About that Impressment Story

Each family has its’ stories passed down through the generations. For us, one of the most intriguing tales is the story of how our 3rd Great Grandfather, Isaac Hammitt, got his name. If you read the previous post, Isaac Hammitt, John Kille and Isaac’s Ark, you know there was a pact between two impressed seamen resulting in a long held family tradition. The book Life in Apollo in the 1890’s, by Marion Dewees Gropen, tells a similar story. Discovering the story had been passed down through another Hammitt family gave it credibility and piqued our curiosity.

The Isaac featured on our home page was born in New Jersey in 1790, the son of Samuel Hammitt and Jane Simmons. His grandson, Joachim (pronounced Joe-ah-cheem) wrote a series of notes in 1941. His words best describe the story:

My ancestors name was “Isaac” he was captured at sea during the revolution, taken to England and paroled for the duration of the War. One of his chums was named John Kelly, they made a compact that their first born male was to be named for his father and the second one after his chum. In my great grandfather’s family, grandfather was the first born and his name was Isaac and the second son was named John Kelly. There were others but I do not know their names or history.

In other words, our Isaac, born 1790, was not the son of an Isaac, but the son of Samuel. The fact that Samuel named his first born son Isaac and his second son John Kille not only hints at the existence of an earlier Isaac, it tells us that the impressment of the two seamen took place around the time of the Revolution.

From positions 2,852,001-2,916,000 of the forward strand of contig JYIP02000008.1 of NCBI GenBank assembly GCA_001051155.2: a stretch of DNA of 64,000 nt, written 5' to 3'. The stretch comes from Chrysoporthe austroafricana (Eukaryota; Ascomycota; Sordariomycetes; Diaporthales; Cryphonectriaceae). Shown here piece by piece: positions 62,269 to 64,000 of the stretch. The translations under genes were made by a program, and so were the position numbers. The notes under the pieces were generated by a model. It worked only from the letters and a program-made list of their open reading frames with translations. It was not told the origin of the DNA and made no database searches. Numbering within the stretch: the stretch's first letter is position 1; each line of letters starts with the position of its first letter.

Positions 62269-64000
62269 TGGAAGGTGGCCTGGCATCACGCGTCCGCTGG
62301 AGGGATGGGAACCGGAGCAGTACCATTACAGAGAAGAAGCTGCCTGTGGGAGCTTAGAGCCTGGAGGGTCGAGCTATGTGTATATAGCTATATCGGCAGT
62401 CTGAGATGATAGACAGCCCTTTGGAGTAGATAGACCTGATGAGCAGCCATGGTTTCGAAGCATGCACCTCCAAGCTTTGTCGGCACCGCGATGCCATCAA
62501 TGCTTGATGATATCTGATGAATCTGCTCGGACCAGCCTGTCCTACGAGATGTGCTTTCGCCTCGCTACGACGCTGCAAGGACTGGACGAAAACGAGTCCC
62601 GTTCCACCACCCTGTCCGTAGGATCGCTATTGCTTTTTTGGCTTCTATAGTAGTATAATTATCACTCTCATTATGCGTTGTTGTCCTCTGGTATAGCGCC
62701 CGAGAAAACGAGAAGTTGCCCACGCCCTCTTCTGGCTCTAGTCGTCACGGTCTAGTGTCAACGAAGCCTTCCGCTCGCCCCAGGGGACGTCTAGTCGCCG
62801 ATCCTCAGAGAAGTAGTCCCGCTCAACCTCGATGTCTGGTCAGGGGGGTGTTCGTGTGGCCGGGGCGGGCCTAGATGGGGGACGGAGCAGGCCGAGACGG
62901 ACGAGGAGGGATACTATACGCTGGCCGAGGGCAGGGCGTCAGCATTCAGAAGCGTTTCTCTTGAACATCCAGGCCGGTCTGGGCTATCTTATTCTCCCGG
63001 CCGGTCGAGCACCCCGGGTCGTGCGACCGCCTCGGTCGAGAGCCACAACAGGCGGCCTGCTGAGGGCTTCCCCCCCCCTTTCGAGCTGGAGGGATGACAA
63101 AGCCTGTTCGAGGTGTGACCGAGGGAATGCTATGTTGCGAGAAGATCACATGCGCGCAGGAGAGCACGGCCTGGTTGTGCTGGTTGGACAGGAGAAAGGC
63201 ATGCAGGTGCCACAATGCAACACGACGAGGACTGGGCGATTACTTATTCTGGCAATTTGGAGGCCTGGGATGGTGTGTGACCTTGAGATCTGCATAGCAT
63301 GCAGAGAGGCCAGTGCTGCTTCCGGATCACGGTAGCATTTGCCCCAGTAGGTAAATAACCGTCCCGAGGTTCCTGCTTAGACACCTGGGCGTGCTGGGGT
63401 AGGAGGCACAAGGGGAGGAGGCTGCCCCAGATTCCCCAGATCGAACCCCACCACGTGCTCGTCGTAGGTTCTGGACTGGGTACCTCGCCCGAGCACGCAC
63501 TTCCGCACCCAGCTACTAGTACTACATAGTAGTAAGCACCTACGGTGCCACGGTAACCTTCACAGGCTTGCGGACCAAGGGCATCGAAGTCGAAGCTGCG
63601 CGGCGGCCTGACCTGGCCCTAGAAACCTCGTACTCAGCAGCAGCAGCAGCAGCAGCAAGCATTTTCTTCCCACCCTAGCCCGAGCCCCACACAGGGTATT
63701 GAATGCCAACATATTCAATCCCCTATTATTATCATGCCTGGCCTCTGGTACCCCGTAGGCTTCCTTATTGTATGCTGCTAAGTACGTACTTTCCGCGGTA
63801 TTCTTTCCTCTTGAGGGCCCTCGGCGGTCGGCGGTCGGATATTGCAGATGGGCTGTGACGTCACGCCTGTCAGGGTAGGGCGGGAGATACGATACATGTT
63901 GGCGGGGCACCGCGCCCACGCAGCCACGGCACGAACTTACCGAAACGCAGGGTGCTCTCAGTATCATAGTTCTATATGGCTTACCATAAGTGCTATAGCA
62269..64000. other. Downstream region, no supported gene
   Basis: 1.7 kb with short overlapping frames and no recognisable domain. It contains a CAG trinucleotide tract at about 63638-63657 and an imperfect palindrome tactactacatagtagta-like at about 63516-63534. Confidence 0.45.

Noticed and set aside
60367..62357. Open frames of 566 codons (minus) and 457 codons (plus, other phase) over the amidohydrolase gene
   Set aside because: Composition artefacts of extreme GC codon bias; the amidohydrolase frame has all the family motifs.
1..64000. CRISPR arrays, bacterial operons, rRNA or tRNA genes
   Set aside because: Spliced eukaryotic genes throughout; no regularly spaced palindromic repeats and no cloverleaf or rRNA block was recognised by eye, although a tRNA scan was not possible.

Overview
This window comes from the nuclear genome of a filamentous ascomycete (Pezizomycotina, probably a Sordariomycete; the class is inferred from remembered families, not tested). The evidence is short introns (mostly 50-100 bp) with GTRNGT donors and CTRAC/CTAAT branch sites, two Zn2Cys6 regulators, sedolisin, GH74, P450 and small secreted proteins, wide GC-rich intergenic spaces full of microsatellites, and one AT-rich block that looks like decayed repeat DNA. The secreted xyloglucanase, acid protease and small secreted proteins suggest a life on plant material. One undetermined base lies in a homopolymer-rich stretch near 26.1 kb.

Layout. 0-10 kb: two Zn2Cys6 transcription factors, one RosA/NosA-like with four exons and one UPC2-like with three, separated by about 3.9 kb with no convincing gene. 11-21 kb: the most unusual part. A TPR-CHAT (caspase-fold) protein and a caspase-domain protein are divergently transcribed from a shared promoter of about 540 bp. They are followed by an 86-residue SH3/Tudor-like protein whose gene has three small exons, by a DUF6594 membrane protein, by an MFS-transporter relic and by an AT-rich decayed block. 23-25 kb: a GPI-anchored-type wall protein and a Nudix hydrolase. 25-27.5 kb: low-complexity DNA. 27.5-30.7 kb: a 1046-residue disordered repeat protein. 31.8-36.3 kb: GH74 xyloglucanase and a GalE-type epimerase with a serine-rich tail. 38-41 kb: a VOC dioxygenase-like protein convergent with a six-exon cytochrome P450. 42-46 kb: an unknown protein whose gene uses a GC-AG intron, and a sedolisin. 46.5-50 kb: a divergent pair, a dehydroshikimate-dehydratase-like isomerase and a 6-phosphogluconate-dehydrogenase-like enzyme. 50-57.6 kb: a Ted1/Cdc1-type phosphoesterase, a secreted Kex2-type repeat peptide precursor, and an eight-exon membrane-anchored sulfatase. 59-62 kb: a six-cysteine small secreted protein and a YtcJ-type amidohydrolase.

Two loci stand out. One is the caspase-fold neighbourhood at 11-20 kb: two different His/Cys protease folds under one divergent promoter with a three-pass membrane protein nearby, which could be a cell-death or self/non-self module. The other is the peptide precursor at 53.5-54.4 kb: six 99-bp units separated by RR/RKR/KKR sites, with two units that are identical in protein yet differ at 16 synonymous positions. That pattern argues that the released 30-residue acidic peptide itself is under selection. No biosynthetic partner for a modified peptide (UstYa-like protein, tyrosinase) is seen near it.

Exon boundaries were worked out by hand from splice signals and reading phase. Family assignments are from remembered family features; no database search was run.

The Christ Church parish register in Philadelphia recorded the Baptism of Samuel Hammitt by Rev. Richard Peters on 10 January 1763. Samuel was 9 years old. His father, Isaac, and sister, Mary, were Baptized the same day by Rev. Peters. Mary was almost 2 years old at the time. The children’s mother is identified as Mary.

We know from Joachim’s writings the family settled first in New Jersey in the early 1700’s. In 1755 payment was made to Isaac Hammett by Elizabeth Bates from the Gloucester County estate of her son, Jonathan. The payment confirms there was an Isaac Hammitt living or doing business in Gloucester County. Elizabeth Hammitt, along with several others, was also paid by the Estate.

The Christ Church website has a searchable database that includes Baptisms, marriages, burials and pew rentals. They also have an online collections database. To view the Baptism records mentioned above visit their Christ Church Registers page. Payments from the Estate of Jonathan Baits by his mother Elizabeth Bates can be found in the book Documents Relating to the Colonial, Revolutionary and Post-Revolutionary History of the State of New Jersey, Volume 30, page 31, available through Google Books.

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